Of all the genres in videogames, few are more dependent on a good location than horror. You can have all the jump scares and psychological manipulation you want, but if your atmosphere is not up to snuff then it won’t make a difference. There are many well-known and in some cases legendary locales from plenty of different franchises designed to send a chill down your spine: Everyone knows that ‘we don’t go to Ravenholme’ and that Silent Hill is not the sort of place you want to get lost in. From Mount Massive Asylum in Outlast to the Village of the Plagas in Resident Evil 4, a horror game is only as good as its setting.
But what about the less famous examples of spooktackular game design? The roads ever so wisely less travelled. Some of them are in places that you would not expect, and it is entirely possible that some of them are areas that you never really thought about as frightening. But allow yourself to be convinced, and you might just find yourself with some new nightmares this Halloween.
But nightmares in a good way obviously
- The Mansion from Luigi’s Mansion
After spending the first couple of decades as the sidekick to the most famous plumber in history, it was only a matter of time before Luigi Mario (that’s his full name, look it up) was given his own title to front. Luigi’s Mansion was one of the GameCube’s first games and perfectly encapsulated hat was wonderful about Nintendo games in general and that console in particular. Quirky, charming and offbeat, adjectives that apply as much to the game as whole as they do to the mansion which formed its sole location. From the basement, to the attic, there dozens of ghost ghouls and Boos which haunt the mansion are just waiting to be exorcised. Sure this is one of the more child friendly additions on the list, but truthfully, who loves Halloween more than children?
- New Hope Research Facility from Gears of War 2
Gear of War is not a franchise renowned more for its steroid powered hyper masculine action than its horror, but the series has always had one foot in the open grave of survival horror. Gear 2 is probably the best of the series to date, and one of the creepiest locations Marcus Fenix and the Delta Squad dudebros explore, aside from the intestinal tract of a giant worm, has to be the New Hope Research Facility. Filled with stasis tanks containing the preserved Sires, mutant humans exposed to the toxic Imulsion parasite, and crawling with vicious mindless Wretches, the base would be intimidating enough on its own. But once the stasis is lifted and the Sires get free, then it becomes a rush to escape the monsters rather than chainsaw them in half for giggles. New Hope is never mentioned again in the core games, and I can only assume that’s because Delta Squad were just too scared to talk about it.
- The Spider Lair from Metro Last Light
The Fallout games are well known for showing what happens to America in the wake of nuclear devastation, but the rest of the world seems to get missed out. With good reason, reason, if the Metro series is anything to go by. While the USA survives the apocalypse as a 50’s themed morally complex theme park, Russia seems to have descended into a subterranean hell hole, where the few survivors radicalise into fascist and communist factions vying for control of the ever dwindling resources. All that, and there’s a legion of hideous irradiated monstrosities waiting in the dark of the Metro tunnels. It is bad enough being attacked from all sides by a pack of slavering Watchmen, but venturing in the moist, web coated depths of the metro in search of supplies is very likely to mean an encounter with disgusting, loathsome Spiderbugs. As a quick description, imagine an arachnophobic’s worst nightmare, and then make it bigger and slimier. Easily the best reason for avoiding nuclear war is living in a world without them. But this place is both literally and metaphorically crawling with them.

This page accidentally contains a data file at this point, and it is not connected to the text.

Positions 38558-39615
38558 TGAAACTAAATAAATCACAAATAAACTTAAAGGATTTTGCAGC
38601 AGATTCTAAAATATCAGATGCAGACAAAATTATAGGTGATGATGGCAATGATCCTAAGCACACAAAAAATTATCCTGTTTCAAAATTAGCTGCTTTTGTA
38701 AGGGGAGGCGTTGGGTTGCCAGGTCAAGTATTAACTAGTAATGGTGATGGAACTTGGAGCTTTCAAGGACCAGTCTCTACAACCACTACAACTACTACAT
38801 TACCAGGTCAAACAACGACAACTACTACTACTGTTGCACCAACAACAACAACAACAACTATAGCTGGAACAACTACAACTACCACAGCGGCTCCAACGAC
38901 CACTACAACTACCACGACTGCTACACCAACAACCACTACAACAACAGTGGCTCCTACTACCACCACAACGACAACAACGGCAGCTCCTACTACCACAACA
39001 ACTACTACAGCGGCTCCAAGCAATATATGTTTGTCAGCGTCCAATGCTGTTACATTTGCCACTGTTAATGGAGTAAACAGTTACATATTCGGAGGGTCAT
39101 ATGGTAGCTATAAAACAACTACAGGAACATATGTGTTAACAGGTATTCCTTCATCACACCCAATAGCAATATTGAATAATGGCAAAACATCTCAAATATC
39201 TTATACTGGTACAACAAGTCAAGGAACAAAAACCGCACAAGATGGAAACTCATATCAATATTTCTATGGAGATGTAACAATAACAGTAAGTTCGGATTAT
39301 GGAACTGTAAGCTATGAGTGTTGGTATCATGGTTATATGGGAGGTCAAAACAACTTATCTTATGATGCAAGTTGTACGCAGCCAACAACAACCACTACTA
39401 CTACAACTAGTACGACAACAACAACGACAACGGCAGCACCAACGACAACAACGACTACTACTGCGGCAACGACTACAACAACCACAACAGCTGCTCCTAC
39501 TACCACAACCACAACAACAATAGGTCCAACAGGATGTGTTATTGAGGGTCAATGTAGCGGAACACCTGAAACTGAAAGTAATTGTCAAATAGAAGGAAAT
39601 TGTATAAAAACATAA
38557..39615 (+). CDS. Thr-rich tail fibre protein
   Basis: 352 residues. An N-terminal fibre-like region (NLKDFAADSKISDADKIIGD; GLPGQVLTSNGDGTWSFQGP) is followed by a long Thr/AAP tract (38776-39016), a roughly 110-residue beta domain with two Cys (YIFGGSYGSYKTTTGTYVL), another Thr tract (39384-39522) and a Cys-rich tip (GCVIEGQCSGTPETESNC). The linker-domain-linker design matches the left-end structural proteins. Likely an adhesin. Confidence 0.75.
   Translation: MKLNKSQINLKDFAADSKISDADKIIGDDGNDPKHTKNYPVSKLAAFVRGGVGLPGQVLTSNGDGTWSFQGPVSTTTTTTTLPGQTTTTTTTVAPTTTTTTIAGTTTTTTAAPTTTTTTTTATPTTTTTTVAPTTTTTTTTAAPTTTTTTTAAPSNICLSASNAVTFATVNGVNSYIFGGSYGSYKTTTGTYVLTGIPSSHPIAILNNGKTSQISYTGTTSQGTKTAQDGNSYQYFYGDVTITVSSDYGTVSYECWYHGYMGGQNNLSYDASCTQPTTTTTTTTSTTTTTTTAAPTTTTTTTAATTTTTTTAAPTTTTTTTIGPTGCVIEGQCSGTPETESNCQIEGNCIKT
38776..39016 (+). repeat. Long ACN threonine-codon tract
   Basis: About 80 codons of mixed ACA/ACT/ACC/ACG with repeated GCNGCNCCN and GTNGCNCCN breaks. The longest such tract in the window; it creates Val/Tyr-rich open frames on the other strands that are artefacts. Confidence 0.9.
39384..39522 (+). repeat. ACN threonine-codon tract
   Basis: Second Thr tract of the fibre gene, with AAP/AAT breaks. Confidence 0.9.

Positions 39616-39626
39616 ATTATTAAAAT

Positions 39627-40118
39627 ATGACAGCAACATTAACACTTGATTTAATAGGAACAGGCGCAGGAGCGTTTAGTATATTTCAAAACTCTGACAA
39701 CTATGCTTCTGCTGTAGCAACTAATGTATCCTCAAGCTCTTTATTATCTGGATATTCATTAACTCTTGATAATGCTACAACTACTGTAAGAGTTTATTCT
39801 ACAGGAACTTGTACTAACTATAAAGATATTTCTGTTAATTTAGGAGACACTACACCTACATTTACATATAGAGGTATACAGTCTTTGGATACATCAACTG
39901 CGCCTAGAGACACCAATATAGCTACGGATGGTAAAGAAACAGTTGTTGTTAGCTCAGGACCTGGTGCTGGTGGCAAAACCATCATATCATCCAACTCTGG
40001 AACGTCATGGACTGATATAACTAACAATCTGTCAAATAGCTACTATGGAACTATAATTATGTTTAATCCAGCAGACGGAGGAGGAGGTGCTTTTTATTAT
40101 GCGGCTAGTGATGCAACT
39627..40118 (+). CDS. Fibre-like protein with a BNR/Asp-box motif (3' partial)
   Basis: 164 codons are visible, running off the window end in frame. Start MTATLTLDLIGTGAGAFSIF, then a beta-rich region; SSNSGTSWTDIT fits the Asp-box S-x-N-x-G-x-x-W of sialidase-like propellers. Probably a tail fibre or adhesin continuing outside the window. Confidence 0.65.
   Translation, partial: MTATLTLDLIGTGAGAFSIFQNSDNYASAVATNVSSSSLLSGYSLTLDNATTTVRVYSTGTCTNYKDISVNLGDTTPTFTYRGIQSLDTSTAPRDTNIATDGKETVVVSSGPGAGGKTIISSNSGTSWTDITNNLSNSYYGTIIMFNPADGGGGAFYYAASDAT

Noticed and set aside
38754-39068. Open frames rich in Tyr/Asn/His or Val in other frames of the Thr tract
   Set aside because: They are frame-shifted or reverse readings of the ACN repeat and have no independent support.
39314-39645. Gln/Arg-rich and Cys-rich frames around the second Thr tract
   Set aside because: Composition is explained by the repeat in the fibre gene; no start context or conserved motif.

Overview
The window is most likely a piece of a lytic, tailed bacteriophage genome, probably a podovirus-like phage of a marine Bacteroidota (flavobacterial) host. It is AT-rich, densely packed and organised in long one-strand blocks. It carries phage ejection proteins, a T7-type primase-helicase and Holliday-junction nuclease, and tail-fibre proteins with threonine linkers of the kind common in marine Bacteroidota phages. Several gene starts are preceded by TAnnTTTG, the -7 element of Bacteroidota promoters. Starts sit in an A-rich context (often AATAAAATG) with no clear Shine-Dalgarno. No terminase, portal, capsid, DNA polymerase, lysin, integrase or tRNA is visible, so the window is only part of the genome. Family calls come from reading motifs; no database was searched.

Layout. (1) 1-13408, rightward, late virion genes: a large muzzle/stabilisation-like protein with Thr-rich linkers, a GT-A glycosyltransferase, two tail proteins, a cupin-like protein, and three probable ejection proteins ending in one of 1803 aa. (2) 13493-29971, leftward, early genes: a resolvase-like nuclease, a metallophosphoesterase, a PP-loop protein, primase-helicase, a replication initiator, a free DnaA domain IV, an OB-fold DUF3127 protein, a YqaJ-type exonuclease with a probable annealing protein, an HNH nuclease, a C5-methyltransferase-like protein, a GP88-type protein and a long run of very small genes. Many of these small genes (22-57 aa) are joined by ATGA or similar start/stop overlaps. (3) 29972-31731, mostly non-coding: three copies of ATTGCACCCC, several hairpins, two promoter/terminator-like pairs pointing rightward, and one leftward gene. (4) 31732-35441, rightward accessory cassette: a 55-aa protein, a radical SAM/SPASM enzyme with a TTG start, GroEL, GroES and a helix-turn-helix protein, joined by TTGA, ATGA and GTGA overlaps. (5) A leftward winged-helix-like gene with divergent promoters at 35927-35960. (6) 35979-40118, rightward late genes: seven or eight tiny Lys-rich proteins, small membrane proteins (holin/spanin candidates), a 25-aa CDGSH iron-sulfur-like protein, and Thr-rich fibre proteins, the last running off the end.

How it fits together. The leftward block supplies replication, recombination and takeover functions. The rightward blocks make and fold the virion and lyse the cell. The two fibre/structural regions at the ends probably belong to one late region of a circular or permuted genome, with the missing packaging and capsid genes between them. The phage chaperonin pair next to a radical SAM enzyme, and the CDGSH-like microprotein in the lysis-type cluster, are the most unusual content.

- Zombie Island of Dr Ned from Borderlands
Borderlands is not universally beloved, and the DLC for the original game ran the gamut from fantastic all the way to pointless and mediocre. Thankfully, the Zombie Island of Dr Ned is closer to the former definition than the latter. Arriving in the former logging town of Jakob’s Cove, your vault hunters are charged with clearing away the reanimated dead and investigating the origin of the plague that caused it. In stark contrast to the deserts and mountains that make up the rest of the Borderlands world, Jakob’s Cove and the surrounding areas are in the centre of a primeval forest drenched in perpetual night and lit by an eerie green glow. Also distinct from the main game and the other DLC is the tone. Although it features some of the funniest writing anywhere in the Borderlands universe, there’s a constant air of threat and malice. The only place you’re safe from the relentless undead hordes is in the town of Jakob’s Cove itself, and even then only because of all the gun turrets. And instead of being able to teleport between important locations, your only option is to trudge through deeply unsafe territory to get back home. If you really want to give yourself the willies, play the entire DLC on your own. But maybe bring a friend. If only so you have someone to hide behind.